On being asked about why she had decided to write a review, Dr Rayman replied: “There are three main reasons. First, to provide GPs and healthcare professionals with reliable information which could be used in treating patients and setting up healthcare programmes. Second, to raise concern that the levels of selenium are low in the UK and parts of Europe.
HIV disease tends to progress at a faster rate in infected individuals who consume two or more alcoholic drinks a day, according to a new study in AIDS Research and Human Retroviruses, a peer-reviewed journal published by Mary Ann Liebert, Inc.
The article, entitled “Alcohol Use Accelerates HIV Disease Progression,” clearly demonstrates that frequent alcohol use, defined as two or more drinks daily, is associated with declining CD4+ cell counts (which indicate a weakened immune system) in individuals with HIV disease who either are or are not receiving antiretroviral therapy (ART). Based on the results of a 30-month prospective study, the authors, Marianna Baum, Carlin Rafie, Sabrina Sales, and Adriana Campa, from Florida International University (Miami), Shenghan Lai, from Johns Hopkins University, and John Bryan Page, from University of Miami, Florida, conclude that alcohol has a direct effect on CD4 cells and that the accelerated decline in CD4+ cell counts in frequent alcohol users is not simply due to poorer adherence to ART in this population.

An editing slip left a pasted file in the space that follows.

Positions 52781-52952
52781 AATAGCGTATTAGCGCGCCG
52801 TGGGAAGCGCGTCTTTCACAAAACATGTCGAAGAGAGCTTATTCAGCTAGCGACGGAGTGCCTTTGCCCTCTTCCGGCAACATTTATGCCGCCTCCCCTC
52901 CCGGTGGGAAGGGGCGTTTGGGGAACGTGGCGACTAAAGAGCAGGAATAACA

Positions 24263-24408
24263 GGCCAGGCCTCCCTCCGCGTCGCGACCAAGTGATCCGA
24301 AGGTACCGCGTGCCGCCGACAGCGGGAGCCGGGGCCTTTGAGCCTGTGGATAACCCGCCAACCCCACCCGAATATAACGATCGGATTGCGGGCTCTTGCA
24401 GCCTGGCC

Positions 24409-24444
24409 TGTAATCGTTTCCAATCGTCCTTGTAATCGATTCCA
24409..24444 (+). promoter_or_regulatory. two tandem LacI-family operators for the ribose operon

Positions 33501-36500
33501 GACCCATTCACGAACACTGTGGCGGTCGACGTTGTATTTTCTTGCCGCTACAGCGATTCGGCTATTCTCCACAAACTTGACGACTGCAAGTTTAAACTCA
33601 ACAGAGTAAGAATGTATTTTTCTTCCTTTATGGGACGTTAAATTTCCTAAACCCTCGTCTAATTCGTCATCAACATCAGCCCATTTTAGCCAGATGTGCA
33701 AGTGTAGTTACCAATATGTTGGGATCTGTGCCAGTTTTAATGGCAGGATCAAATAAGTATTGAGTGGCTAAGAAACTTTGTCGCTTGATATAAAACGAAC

Another article by Natascha Ching, Karin Nielsen-Saines, Jaime Deville, Lian Wei, Eileen Garratty, and Yvonne Bryson, from the David Geffen School of Medicine at UCLA, Los Angeles, CA, demonstrated that children who were infected with HIV while in utero via maternal-fetal transmission, were subsequently given antiretroviral therapy, and had no detectable HIV in their blood, still produced neutralizing antibodies against HIV, suggesting that low levels of viral replication might still be occurring despite drug therapy. In the article, the authors present data to support their conclusion that the children's CD4 T-cells may contain latent HIV reservoirs that formed early in life before antiretroviral therapy was initiated.
“It is important that HIV infected individuals make informed decisions relating to alcohol consumption. This article will help to achieve that goal,” says Thomas Hope, PhD, Editor-in-Chief of AIDS Research and Human Retroviruses and Professor of Cell and Molecular Biology at the Feinberg School of Medicine, Northwestern University, Chicago, IL.More